Under proclamation No. 55/1994, the Provisional Government of Eritrea established the Constitutional Commission. The Commission prepared the draft constitution of the Country that was ratified in 1997. However, it has not yet been implemented. See Eritrea 1997, http://www.princeton.edu/~pcwcr/reports/eritrea1997.html ; BH Selassie (2001) "The disappearance of the Eritrean Constitution and its impact on current politics in Eritrea", http://news.asmarino.com/Articles/2001/01/bhs-20.asp (accessed on 5 December 2005); see also http://www.its.caltech.edu/~aigp22/eritreaPOC/Eritrea_POC.html; http://www.laenderdaten.de/staat/verfassung.aspx.
 Preamble of the Constitution of Eritrea of 1952, Trusting that He (GOD) may grant Eritrea peace, concord and prosperity, and that the Federation of Eritrea and Ethiopia may be harmonious and fruitful, We the Eritrean Assembly, acting on behalf of the Eritrean people, Grateful for the United Nations for recommending that Eritrea shall constitute an autonomous unit federated with Ethiopia under the sovereignty of the Ethiopian crown and that its Constitution be based on the principles of democratic government; Eritrea, see Section "Adoption of Federal Scheme", http://www.britannica.com/EBchecked/topic/191577/Eritrea/37670/Federation-with-Ethiopia; BH Selassie, The making of the Eritrean Constitution: The dialectic of process and substance (2003), see page 9, The Eritrean Constitution 1952, http://www.shakat.com/index.php?option=com_content&task=view&id=462&Itemid=4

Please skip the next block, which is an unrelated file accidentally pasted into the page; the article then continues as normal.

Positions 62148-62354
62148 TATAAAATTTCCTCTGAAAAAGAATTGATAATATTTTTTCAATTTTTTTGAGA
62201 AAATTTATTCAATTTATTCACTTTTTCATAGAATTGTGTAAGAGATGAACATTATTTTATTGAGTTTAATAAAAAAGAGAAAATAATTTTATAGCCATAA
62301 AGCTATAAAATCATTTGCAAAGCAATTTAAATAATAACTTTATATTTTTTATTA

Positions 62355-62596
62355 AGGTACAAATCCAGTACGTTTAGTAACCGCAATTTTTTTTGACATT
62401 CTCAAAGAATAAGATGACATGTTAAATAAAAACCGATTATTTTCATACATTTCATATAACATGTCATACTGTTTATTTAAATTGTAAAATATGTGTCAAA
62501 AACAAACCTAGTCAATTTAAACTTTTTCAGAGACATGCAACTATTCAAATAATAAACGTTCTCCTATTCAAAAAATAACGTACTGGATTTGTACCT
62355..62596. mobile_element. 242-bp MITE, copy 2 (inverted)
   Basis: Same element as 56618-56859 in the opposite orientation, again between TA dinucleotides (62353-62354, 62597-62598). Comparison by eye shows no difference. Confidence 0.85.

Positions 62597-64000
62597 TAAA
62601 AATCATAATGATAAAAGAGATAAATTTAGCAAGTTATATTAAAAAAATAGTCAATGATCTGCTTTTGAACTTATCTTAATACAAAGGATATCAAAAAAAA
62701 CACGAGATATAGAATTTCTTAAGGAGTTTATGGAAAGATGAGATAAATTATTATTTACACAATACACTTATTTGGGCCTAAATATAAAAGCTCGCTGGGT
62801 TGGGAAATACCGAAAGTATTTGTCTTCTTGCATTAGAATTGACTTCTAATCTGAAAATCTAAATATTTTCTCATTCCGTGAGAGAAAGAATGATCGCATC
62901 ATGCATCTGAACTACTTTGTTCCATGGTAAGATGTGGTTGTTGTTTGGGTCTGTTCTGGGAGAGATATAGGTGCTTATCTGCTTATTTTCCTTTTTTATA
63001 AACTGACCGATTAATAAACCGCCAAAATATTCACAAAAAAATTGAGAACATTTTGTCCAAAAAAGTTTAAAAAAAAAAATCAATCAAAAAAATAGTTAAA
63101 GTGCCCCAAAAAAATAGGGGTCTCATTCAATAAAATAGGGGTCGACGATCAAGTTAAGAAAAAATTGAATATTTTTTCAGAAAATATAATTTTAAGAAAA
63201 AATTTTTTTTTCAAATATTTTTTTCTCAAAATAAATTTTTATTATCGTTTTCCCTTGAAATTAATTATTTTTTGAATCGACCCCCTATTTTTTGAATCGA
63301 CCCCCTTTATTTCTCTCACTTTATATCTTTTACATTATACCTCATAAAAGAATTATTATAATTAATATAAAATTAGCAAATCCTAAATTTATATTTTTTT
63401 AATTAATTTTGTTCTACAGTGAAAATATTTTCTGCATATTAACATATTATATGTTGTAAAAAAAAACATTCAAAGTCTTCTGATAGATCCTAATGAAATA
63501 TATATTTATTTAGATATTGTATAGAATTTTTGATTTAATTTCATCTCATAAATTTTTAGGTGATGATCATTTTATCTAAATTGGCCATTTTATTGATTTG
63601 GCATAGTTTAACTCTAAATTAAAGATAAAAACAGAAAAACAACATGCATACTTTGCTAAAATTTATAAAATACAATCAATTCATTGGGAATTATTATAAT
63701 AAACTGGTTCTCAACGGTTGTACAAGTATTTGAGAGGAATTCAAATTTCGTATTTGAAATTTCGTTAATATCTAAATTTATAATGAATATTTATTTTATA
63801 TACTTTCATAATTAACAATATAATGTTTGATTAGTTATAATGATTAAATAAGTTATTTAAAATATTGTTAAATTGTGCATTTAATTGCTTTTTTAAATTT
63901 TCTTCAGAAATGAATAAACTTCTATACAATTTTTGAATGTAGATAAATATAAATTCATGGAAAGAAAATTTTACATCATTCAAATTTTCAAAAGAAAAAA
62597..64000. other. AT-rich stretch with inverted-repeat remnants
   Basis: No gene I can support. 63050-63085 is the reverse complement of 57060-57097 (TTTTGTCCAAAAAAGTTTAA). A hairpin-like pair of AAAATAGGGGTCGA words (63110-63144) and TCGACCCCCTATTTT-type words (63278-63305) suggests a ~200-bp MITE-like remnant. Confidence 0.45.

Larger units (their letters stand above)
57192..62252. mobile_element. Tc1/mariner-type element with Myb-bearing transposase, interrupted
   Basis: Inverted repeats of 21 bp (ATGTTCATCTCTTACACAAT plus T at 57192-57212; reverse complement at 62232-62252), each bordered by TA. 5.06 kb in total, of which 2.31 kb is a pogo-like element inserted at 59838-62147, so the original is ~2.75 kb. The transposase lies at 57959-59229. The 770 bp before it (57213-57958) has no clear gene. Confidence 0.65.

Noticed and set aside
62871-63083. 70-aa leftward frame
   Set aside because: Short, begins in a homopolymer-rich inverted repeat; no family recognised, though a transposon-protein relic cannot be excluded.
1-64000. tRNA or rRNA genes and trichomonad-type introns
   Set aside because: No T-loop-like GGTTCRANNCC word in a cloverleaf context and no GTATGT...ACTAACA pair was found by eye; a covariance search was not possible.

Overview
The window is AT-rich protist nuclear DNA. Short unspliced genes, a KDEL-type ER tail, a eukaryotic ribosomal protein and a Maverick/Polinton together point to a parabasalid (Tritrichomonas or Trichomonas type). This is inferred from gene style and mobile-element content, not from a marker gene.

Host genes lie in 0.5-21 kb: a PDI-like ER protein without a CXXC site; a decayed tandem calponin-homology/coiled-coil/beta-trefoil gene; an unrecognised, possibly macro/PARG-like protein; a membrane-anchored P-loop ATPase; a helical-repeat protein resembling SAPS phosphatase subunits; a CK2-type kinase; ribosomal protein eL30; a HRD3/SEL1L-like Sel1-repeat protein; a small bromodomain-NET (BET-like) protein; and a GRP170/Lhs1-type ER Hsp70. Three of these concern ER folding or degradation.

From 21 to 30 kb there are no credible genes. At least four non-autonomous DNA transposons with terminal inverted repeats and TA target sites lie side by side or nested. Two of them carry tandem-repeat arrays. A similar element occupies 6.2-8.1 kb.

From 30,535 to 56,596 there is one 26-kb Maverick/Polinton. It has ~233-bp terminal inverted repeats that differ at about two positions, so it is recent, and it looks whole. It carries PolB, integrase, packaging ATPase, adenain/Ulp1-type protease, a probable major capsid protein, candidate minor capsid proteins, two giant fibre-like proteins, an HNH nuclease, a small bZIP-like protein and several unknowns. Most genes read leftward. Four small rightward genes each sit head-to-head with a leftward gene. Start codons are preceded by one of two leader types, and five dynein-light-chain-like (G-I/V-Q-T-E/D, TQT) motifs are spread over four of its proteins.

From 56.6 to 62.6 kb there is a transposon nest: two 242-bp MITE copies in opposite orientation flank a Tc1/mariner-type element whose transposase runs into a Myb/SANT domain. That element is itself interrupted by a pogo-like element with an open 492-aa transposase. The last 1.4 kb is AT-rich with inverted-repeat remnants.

Id., at note 2; Constitution of Eritrea, http://unpan1.un.org/intradoc/groups/public/documents/un-dpadm/unpan040909.pdf, http://freeeritrea.org/files/Constitution.pdf, see page 1; Dan Connell, Countries at the Crossroads 2005 - Eritrea, 5 May 2005, available at: http://www.unhcr.org/refworld/docid/473869075a.html: "Eritrea's constitution, ratified by a 527-member constituent assembly on May 23, 1997… Government officials have said the constitution will go into effect once national elections are conducted, but such elections, first scheduled for 1998 and delayed with the outbreak of war, rescheduled for 2001 and then delayed again by the political crisis that engulfed the ruling party, have yet to be set."